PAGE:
Saudi airstrike on Yemen residential complex has ‘all appearances of war crime’ – HRW
Human Rights Watch (HRW) has slammed a Saudi-led air raid in western Yemen last Friday as an apparent war crime. According to the group 65 civilians were killed when warplanes bombed two residential compounds in the port city of Mokha. Activists say there was no evident military target and called again for a probe into the Saudi air strikes.
RT: The report calls the strike a war crime – will anybody be held accountable, do you think?
Ahmed Benchemsi: It’s called an apparent war crime because it’s still pending an investigation but it has all the appearances of a war crime. Our team from HRW was there on the ground about one day and a half after the attack and we were able to confirm independently that there were at least 65 victims in this attack, including 10 children, more than 40 people were wounded, many of them in a critical condition including an 11-year-old girl. Yes, this was an attack against a residential compound of a factory, an electrical plant. The residential compound was just the people who were living there, were just workers, engineers, technicians, people who have absolutely no relation with any armed part of any conflict, and yet they were targeted by the air strikes. So it has all the appearances of a war crime.
RT: This is hardly the first time an international organization has drawn attention to civilian deaths caused by Saudi-led airstrikes in Yemen. Will Riyadh ever be moved to change its approach?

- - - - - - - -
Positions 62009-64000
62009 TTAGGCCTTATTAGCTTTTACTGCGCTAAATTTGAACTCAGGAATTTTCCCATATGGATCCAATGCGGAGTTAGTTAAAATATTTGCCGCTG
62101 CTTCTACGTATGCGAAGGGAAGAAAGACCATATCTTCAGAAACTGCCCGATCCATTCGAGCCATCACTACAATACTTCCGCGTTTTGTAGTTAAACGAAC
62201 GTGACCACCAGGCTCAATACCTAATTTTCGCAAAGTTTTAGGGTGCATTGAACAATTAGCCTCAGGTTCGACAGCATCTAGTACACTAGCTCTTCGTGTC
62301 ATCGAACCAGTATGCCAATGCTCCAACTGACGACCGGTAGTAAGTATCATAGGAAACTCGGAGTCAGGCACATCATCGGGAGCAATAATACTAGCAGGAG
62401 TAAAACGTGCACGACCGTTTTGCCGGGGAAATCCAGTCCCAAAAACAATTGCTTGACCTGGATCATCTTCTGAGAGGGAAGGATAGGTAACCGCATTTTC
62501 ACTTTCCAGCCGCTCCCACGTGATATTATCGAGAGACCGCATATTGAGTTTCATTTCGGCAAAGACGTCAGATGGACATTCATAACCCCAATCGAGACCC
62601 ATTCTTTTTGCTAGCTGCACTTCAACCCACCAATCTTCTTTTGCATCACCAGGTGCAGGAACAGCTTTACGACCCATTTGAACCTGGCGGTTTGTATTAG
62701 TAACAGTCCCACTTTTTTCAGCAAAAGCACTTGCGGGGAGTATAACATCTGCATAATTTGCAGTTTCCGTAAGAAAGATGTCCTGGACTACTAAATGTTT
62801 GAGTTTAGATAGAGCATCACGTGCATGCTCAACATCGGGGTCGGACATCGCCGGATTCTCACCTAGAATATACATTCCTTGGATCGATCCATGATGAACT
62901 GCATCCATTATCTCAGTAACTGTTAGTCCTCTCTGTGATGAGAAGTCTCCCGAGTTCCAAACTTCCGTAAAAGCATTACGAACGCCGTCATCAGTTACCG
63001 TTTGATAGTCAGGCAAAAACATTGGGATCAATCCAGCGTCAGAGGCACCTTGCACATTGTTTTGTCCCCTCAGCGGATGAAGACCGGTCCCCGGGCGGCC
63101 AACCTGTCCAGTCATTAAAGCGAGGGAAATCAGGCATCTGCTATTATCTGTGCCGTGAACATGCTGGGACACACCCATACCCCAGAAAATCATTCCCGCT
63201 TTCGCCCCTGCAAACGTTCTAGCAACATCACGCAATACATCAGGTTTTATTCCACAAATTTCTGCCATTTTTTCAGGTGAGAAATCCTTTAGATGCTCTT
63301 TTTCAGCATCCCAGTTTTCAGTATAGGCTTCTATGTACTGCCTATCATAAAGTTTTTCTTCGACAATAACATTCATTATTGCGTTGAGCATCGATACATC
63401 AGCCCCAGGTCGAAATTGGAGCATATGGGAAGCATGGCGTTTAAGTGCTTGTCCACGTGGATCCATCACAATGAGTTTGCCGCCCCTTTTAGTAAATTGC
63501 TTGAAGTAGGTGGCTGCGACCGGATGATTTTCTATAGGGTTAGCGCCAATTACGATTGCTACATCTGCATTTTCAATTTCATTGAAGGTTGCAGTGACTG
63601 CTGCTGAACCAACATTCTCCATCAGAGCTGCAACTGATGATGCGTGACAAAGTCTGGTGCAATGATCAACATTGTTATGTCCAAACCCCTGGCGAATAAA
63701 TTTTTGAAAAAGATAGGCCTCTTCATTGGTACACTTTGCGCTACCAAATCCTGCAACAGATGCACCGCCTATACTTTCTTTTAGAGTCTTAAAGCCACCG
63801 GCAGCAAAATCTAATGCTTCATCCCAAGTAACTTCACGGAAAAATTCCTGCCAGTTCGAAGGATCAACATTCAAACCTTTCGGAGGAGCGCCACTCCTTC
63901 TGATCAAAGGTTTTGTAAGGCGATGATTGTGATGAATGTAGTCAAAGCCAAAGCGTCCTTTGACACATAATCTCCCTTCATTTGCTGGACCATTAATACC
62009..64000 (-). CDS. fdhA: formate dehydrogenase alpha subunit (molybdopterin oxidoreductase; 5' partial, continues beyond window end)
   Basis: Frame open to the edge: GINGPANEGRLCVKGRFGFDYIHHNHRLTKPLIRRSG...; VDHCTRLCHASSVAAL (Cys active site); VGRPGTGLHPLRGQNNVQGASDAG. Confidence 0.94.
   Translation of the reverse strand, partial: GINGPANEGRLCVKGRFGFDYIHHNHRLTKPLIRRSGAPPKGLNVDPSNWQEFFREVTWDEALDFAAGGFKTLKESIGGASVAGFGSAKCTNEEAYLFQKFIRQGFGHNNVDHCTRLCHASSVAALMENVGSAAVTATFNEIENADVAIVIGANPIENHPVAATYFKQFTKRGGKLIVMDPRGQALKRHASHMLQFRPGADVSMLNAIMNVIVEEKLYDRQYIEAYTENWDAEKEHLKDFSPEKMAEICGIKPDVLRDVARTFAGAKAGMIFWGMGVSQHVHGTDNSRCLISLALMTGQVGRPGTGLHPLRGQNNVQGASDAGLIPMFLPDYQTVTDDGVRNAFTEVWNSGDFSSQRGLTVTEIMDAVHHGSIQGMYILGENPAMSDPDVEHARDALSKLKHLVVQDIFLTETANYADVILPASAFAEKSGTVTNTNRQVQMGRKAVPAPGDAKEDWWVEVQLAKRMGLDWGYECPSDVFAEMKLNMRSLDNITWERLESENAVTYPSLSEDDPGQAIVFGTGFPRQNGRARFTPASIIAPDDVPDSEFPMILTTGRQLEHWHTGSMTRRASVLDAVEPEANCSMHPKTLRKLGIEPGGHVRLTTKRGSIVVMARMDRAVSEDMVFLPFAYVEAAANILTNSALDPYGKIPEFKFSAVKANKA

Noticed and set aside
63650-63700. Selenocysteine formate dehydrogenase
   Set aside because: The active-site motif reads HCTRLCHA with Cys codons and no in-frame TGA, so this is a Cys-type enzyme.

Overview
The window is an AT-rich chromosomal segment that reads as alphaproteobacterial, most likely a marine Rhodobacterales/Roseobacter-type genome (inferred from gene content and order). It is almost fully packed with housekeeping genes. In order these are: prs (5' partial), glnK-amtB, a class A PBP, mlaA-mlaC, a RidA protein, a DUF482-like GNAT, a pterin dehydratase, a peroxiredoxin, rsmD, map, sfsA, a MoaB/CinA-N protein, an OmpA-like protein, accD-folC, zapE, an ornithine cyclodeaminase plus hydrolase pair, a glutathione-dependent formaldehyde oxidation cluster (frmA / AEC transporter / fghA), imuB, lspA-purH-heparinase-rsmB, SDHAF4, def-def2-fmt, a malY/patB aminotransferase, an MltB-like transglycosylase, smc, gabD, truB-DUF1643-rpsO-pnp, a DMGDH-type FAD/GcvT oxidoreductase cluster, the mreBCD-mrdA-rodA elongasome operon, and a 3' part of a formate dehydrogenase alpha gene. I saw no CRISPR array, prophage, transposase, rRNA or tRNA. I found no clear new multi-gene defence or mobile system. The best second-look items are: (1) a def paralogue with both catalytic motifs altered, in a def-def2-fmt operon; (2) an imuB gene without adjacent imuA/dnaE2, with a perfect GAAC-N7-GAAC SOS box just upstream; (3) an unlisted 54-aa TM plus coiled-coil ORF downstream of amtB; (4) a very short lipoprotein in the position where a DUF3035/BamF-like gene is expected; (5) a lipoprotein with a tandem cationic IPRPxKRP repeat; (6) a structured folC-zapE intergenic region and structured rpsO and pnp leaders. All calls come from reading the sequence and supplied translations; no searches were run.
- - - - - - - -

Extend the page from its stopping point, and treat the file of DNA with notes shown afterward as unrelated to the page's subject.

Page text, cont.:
AB: It’s not for us to answer this question actually, you should ask them. However, under the rules of war any part that is in an armed conflict must investigate any allegation of a war crime and the Saudis should investigate that. If they don’t, we at the HRW are calling the UN to do it and specifically the Human Rights Council of the UN. So there should be an investigation, that’s what we are calling for.
RT: How effective are the coalition airstrikes on Yemen proving?
AB: I don’t know if we can talk about effectiveness but when it comes to civilian
US Mercenaries from DynCorp Have Arrived In Yemen
The US defense industry had found another cash cow
Originally Appeared at German Economic News. Translated from the German by Kay Olms
New mercenary’s from DynCorp have arrived in Yemen to fight the rebels in the country. They are meant to replace those of Blackwater, who had previously been killed one after the other by the rebels.
The first mercenaries of the private US military company arrived last Wednesday at the port of Ras Omran, southwest of Aden. They will replace the mercenaries of Academi, formerly Blackwater, since they weren’t able to withstand in the fight against the Houthi rebels, as was reported by the Greek newspaper Tribune.
According to a report by TeleSUR, about 39 Blackwater mercenaries were killed in Yemen over the past few weeks. Already on 1. February, Blackwater’s commander-in-chief Nicholas Boutros was killed during fight against the rebels in the province of Lahij. They were forced to retreat from the region of Bab-el-Mandeb completely .
The mercenaries from DynCorp are being sent on behalf of the United Arab Emirates (UAE) into Yemen. The UAE support the government in Sana’a against the rebels. DynCorp is to receive three billion dollars for the service.
Amnesty International’s (AI) Senior Crisis Response Adviser, Donatella Rovera, said in an Interview with the Viennese Standard, that all parties representing the conflict in Yemen had been responsible for civilian casualties, but that most casualties had resulted from the air strikes of the Saudi-led coalition.
She also points to the active involvement of the EU and USA. „The EU member states, as well as the United States, are supporting these bombardments – 99.9 percent of the missiles and bombs I have seen in Yemen came from U.S. manufacturing, including internationally outlawed cluster bombs. Consultants from the United States and possibly also from the UK, are assisting the coalition with the selection of targets“, said Rovera.